BY SIMON CALDWELL
RUTH KELLY was this week on a collision course with the Catholic Church after she snubbed a request for a meeting to discuss Government plans to impose sweeping new gay rights laws.
Archbishop Peter Smith of Cardiff wrote to the Communities and Local Government Secretary a month ago to ask for a chance to talk to her about the Sexual Orientation Regulations face to face.
But so far the devout Catholic mother-of-four, a member of Opus Dei , has not acknowledged his letter.
Archbishop Smith also sought assurances on behalf of the Catholic Church in England and Wales that its seven Catholic adoption agencies, which find new families for more than 200 children a year, would be granted exemptions under the regulations.
The rules, which are to come into force in England, Scotland and Wales in April, are supposed to protect gays from discrimination in the provision of goods, facilities and services.
But Christian, Jewish and Muslim leaders say they would "discriminate heavily" against anyone who publicly expressed the view that gay sex is not morally equivalent to the conjugal love of a married heterosexual couple.
The bishops have already told the Government that they would close down their adoption agencies if made to place children in the care of gay couples. The Vatican has described gay adoption as "gravely immoral" and two agencies in the United States closed when similar legislation was passed last year.
Catholic officials were understood to be insulted by Miss Kelly's apparent refusal to discuss the regulations with them.
"We made strong representations to the Government about these regulations." said Archbishop Vincent Nichols of Birmingham. "A response is still awaited."
He said the bishops sought clear measures by which their schools and adoption agencies will be able to continue working in ways that are consistent with Catholic principle and practice.
The archbishop added: "The work undertaken by Catholic adoption agencies is both substantial and for the common good."
The Government has refused to confirm whether it had received the letter from Archbishop Smith, the chairman of the bishops' Department for Citizenship and Christian Responsibility.
A spokeswoman would say only that Ministers and officials had discussed the likely impact of the regulations with a "wide range of interest groups".
She said: "This has included meetings with a number of organisations representing religious interests about the impact of the regulations on a range of activities."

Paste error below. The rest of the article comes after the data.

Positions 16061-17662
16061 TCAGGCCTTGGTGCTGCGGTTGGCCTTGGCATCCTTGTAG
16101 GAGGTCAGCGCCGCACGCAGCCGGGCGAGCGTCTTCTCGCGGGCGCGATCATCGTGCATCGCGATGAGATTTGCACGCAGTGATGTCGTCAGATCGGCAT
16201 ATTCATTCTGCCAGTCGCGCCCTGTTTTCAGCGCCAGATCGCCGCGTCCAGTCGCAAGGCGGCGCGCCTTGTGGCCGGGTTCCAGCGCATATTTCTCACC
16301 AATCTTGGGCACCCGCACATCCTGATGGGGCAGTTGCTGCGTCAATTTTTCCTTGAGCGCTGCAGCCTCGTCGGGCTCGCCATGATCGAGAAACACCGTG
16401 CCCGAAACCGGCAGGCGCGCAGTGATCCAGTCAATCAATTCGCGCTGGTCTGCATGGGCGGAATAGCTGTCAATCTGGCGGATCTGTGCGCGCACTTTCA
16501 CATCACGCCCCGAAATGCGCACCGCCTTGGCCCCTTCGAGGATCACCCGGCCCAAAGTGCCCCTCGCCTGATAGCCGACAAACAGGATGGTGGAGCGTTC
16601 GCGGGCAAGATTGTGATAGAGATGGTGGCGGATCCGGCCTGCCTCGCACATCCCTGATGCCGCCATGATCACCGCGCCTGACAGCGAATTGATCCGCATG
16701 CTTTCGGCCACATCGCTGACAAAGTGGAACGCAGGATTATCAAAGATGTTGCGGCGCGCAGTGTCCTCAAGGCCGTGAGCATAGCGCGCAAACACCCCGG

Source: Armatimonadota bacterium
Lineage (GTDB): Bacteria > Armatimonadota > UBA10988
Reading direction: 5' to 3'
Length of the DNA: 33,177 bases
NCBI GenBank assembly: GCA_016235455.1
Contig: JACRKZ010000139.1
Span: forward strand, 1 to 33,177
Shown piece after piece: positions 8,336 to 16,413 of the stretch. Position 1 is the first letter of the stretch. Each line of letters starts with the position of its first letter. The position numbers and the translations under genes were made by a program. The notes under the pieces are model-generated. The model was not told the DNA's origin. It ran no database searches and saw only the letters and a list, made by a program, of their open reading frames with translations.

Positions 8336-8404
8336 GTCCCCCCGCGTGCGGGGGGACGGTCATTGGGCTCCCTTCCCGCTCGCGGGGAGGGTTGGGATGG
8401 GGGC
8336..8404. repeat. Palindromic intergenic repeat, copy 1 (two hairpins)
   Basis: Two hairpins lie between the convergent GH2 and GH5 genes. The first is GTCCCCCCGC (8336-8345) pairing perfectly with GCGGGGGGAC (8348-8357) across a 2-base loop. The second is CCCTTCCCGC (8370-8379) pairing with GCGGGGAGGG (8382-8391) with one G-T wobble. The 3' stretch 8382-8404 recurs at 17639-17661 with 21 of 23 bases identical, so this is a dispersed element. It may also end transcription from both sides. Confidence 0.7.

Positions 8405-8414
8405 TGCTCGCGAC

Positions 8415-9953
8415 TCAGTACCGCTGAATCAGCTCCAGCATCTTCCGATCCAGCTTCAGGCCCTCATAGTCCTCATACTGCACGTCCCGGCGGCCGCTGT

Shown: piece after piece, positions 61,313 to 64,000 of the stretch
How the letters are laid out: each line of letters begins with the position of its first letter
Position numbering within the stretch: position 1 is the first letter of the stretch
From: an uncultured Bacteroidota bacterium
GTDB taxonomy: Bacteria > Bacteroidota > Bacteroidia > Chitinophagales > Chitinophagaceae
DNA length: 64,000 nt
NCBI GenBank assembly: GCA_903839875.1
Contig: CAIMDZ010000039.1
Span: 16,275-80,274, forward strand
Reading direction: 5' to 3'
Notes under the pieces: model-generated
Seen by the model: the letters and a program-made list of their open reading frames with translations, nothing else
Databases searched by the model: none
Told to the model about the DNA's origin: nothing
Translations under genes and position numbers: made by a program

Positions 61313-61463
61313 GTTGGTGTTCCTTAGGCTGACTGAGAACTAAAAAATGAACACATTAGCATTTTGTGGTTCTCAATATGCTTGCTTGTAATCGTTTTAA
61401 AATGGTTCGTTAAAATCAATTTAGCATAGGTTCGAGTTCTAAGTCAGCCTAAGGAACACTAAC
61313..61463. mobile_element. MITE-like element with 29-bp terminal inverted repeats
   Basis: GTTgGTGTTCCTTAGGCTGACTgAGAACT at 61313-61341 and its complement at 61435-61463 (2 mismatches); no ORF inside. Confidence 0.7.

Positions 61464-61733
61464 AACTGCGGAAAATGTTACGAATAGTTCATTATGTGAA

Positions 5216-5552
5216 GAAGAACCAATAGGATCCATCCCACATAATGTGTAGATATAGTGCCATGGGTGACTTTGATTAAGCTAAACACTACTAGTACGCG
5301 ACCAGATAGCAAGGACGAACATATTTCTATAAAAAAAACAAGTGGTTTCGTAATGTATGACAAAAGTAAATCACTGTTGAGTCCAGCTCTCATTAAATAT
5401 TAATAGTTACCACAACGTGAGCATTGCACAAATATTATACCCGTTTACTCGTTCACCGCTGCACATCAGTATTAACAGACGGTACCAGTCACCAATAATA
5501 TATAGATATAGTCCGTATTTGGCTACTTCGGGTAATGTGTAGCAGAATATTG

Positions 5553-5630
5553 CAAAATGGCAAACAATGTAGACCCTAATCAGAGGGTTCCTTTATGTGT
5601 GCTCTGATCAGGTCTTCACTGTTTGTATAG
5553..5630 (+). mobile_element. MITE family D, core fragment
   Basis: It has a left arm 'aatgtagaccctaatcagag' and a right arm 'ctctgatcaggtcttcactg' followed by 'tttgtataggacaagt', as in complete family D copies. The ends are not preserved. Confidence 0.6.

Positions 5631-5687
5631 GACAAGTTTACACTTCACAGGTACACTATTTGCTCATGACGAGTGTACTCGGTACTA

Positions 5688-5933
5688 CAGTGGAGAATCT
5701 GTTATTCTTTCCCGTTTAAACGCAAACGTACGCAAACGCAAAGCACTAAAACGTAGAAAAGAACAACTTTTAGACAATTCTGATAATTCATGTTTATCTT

Conservative former Minister Ann Widdecombe, a convert to Catholicism, said Miss Kelly's response was inadequate.
"Ruth has a duty both as a Minister and a Catholic to respond to the archbishop and she should do so immediately," she said. "These regulations will see the death of freedom of conscience in Britain." Miss Kelly was treated with suspicion by gay rights groups when she was appointed to her new post in the Cabinet reshuffle last May. She has been absent from every major vote on gay rights since Labour came to power in 1997.
Last year BBC Radio 5 Live DJ Nicky Campbell asked her three times: "Do you think homosexuality is a sin?" She refused to give him a direct answer, saying only that she "firmly believed in equality".
However, she appointed Ben Summerskill, the chief executive of the gay lobbying group Stonewall. as a commissioner for the new Commission for Equality and Human Rights, a body which will ensure regulations are implemented and has power to fund court cases to ensure compliance.
No representative of any faith group has been appointed to the commission.
Although Miss Kelly delayed the introduction of the legislation by six months after an unexpectedly high number of responses to the public consultation, Christian leaders claim she has done little to address their fears of being sued.
Besides the threat to adoption agencies, the rules will also mean that faith-based marriage guidance agencies must offer services to gay couples as well as married heterosexuals.
The churches also complain that they would be vulnerable to legal action if they refused to place gay sex on an equal footing to the conjugal love of married couples during lessons in schools.
Religious believers in business will also be affected by the regulations. Christian hoteliers will be compelled to rent rooms to gay couples while Muslim printers will be unable to refuse to print homosexual magazines or advertisements.
The final version of the British rules — which the Government produced supposedly to meet the demands of a European Directive — has yet to be published.
But the Northern Ireland rules, which came into force last week, say people found guilty of discrimination will be fined between £500 and £1,000 for a first offence. Subsequent serious offences can attract penalties of up to £25,000.
The regulations have prompted a backlash from all the mainstream faith communities. As The Catholic Herald went to press, one Muslim group was urging its supporters to stand alongside Christian opponents to the new laws at a torch-lit rally outside Parliament on Tuesday to coincide with a House of Lords debate on the issue.
It is also supporting a petition organised by the Lawyers' Christian Fellowship to the Queen asking her to use her "position and power" to persuade Tony Blair to drop the measures.
The Board of Deputies of British Jews has also spoken out against the regulations.
Gay rights activists have urged the Government to resist the growing pressure.
'The gay community really must get its act together or these important new measures will be steamrollered by religious bigotry," said George Broadhead of the Gay and Lesbian Humanist Association.
'The religious groups will not be satisfied until they have destroyed them altogether," he added.